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Blue Mountains Tourist : Winter 2009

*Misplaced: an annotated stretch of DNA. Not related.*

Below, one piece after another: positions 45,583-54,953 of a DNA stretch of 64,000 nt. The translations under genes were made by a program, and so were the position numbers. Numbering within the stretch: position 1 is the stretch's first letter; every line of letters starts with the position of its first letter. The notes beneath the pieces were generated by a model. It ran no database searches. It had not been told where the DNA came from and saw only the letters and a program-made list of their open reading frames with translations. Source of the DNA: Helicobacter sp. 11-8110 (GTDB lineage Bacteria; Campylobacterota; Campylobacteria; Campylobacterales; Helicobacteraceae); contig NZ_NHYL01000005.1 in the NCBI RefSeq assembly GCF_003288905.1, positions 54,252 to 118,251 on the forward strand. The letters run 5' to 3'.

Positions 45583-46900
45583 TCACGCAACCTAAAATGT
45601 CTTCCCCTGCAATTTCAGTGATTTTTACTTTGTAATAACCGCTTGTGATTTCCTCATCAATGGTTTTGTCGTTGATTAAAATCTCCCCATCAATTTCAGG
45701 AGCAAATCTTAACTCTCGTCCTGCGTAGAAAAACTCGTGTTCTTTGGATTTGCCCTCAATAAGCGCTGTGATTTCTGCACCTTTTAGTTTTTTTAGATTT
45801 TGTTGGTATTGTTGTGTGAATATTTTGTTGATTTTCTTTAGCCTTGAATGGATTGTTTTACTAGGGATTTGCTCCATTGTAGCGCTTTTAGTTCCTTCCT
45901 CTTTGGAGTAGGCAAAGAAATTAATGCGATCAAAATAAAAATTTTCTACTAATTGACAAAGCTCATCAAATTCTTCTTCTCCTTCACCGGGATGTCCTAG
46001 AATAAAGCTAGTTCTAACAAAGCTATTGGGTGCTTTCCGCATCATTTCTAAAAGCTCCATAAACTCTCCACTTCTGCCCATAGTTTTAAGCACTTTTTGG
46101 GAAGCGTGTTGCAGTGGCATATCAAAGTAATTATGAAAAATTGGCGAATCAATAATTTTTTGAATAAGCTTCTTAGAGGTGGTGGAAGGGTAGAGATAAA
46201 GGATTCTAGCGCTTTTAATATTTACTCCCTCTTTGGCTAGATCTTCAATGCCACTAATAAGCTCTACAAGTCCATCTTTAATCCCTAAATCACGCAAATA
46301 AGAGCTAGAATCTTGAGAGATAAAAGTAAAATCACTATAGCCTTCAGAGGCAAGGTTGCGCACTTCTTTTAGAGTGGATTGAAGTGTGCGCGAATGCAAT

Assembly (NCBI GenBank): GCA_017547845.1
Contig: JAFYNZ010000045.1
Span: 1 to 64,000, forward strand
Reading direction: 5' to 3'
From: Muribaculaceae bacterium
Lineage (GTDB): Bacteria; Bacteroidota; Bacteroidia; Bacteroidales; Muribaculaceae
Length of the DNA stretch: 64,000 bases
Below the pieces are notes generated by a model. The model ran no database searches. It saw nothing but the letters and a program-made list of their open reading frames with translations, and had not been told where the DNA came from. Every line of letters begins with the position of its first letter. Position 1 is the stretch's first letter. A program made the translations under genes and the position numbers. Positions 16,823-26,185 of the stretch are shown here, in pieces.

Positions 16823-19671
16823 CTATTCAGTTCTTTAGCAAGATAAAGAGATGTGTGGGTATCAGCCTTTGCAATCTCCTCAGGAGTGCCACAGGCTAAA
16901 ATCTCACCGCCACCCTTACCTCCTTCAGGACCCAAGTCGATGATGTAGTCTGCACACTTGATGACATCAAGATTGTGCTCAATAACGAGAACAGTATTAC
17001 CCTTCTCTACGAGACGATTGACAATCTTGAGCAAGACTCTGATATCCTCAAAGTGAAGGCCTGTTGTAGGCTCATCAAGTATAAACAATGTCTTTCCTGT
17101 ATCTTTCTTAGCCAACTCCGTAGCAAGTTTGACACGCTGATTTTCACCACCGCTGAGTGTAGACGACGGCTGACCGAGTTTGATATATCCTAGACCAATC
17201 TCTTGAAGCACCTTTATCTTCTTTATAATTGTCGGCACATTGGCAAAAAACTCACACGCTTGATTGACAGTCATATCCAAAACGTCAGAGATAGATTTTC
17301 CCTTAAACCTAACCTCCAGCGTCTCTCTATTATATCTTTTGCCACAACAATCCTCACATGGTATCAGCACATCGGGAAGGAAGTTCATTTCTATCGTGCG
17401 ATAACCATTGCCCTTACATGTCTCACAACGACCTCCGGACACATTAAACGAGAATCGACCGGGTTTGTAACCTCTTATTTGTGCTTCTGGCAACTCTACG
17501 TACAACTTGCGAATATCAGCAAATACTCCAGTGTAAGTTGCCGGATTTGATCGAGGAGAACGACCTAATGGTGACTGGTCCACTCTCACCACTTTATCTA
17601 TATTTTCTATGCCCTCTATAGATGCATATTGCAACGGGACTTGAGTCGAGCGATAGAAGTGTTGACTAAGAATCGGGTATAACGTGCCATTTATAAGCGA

explored on foot! Make sure you grab a copy of the Katoomba Heritage and Art Walk to fully-appreciate it all. What about visiting The Carrington to have a cocktail or two at Champagne Charlie’s Bar, before heading off to dinner at their award-winning Old City Bank Brasserie? Look into Zuri, also up the top end to see their range of organic cotton, bamboo and fair trade clothing. On the other side of Katoomba Street at Mr. Pickwick’s Books, go upstairs to wade through a wide variety of vintage clothing. Heading down Katoomba Street, Mountain Style Clothing with soya and bamboo fibre shirts, trousers, undies, socks and varied clothing items is worth a look, as is After-A Fashion Recycled Clothing and Retro, always with eye-catching window displays and another shop supporting Presbyterian Social Services. Okay, so The Hattery doesn’t have recycled hats, but it is one of the biggest hatteries in Australia, stocks a diverse range – including the allimportant beanies and woollen hats, de rigeur when the cold winds blow – and a limited stock of ethical fibre hats. Feeling like a coffee? Take your pick from one of the many cafes and restaurants in the precinct for coffee or something more substantial and make sure you go up Halfpenny Lane to the much-loved Blue Mountains Food Cooperative, where good food doesn’t cost the earth. Mingle with the locals on Wednesdays – which is Soup Kitchen Day here – operated by Sid Stolk from Lushious Gourmet Vegetarian Catering. In Waratah Street, Very Fashion will excite fashionistas. Described by owner Helen Mountford as “fun, funky and fabbo” and “recycled, rescued or rare”, there are also great accessories, lots of colour and intricate, locally-made felted shawls and other local crafts. Helen also makes bags from vintage fabric and baby wear. Duck down to St Vincent de Paul in the same street stocking clothing for men, women and children, accessories and lots of other items. Admire the Reverence Mural in this location done by local artists to commemorate the Year of Tibet 2006. How about a change of pace as you go to the other side of Katoomba, away from the Central strip and yes, it is all accessible on foot. Blue Mountains Cancer Help Op Shop in Whitton Street (off Camp Street) has a wealth of clothing, in a spacious shop and all clearly marked. Unusual and one-off clothing can be found here – and good labels. Fashionistas will experience the ‘feel good factor’ in abundance while they shop here as this charity was established to provide support for local residents who have been diagnosed with cancer, helping to fund support groups, complementary therapies, a buddy system and assistance with transport. On your way back to central Katoomba, go to The Handy Store, corner of Victoria Street and Camp Street. Yes, the traditional corner store is back! Purchase something to take with you as you wander a little further down Victoria Street to the Blue Mountains Community Gardens. Get a little dirt on your hands and do a spot of gardening, mingle with the locals, meditate a while and walk the labyrinth, smell the herbs and meander through the apple arch, admiring the wide variety of heirloom apple trees as you go. Find a quiet corner for a picnic lunch, perhaps. Afterwards, take a S L O W stroll back up to Katoomba Station to catch the train for the fashionistas’ last stop – Blackheath. The original railway platform at Blackheath opened in December 1869. The mural on the eastern end of the building depicting bushranger Govett with sacks of gold was painted in 2004 by Vernon Treweeke. winter 2009 Janice Stone at Linen and Lace in Glenbrook Fashionistas should visit Ravir Boutique, specialising in clothes for men and women, and manufactured from hemp, bamboo, and alpaca silk, for example. The clothing is produced with the welfare of the environment in mind and this shop also supports local artisans. Two other shops here specialise in recycled, pre-loved goods – Chic But Not Shabby, good for collectables, accessories, decorative items, and Margarita’s, for funky clothing, 60/70s linen and bric-a-brac. The Victory Theatre, containing an extensive range of antiques and collectables as well as interesting clothing, has a café in front, famous for all-day breakfasts, with the menu changing daily. Another popular eating place for locals is Mementos, featuring ricotta tarts, mezze plate, Hungarian goulash and other creative fare. Don’t forget to go over the railway line to the Vinnie’s located in Station Street. From Dawn Wigg’s art clothing Take a leisurely 40 minute slow meander from central Blackheath to the Bush Rock Café in Evans Lookout Road, a wonderful bush setting complete with a kitchen garden, the produce of which finds its way into the menu in all sorts of ways. Available Fridays only are the SLOW Scones, prepared and cooked while you wait, using organic flour. Lasagne is another favourite on their menu (using housemade pasta) and seasonal cakes such as quince and rhubarb (again using organic flour). While in this area the more energetically-inclined can take the Grand Canyon Walk or, for the less-energetic, simply enjoy the views from Evans Lookout. A perfect way to finish your Slow Shopping Trail For Fashionistas! The Bush Rock Café at Blackheath Slow Food is an international non-profit association formed in 1989 as a response to the standardising effects of fast food and the ‘fast life’. There are now thousands of members in over 100 countries, divided into local focus groups called, convivia, of which Slow Food Blue Mountains is just one. To join, tap into local events for find out more about Slow Food Blue Mountains email email@example.com You can also visit the Slow Food Australia website at: www.slowfoodaustralia.com.au Very Fashion and the Reverence Mural, Katoomba Cittaslow (Italian for Slow City) is derived from the Italian Slow Food Movement, whose principles are based on using local, seasonal produce, supporting small producers and restoring time-honoured methods of production. There are around 100 Cittaslow towns in the world, mostly in Europe. Goolwa in South Australia and Katoomba Blue Mountains are the first in the Southern Hemisphere. Cittaslow towns take the time to identify what is important and special about their town and region and then implement strategies to preserve these unique qualities. A current major ongoing project for our region is a Cittaslow-created A KITCHEN GARDEN IN EVERY BLUE MOUNTAINS’ HOME, with our goal of most residents producing their own leafy, green vegetables within 5 years. Essentially, Cittaslow is all about creating a great quality of life that brings benefits to the community. For further information on Cittaslow, visit www.cittaslow.org.au or email firstname.lastname@example.org www.bluemountainstouristnewspaper.com.au 29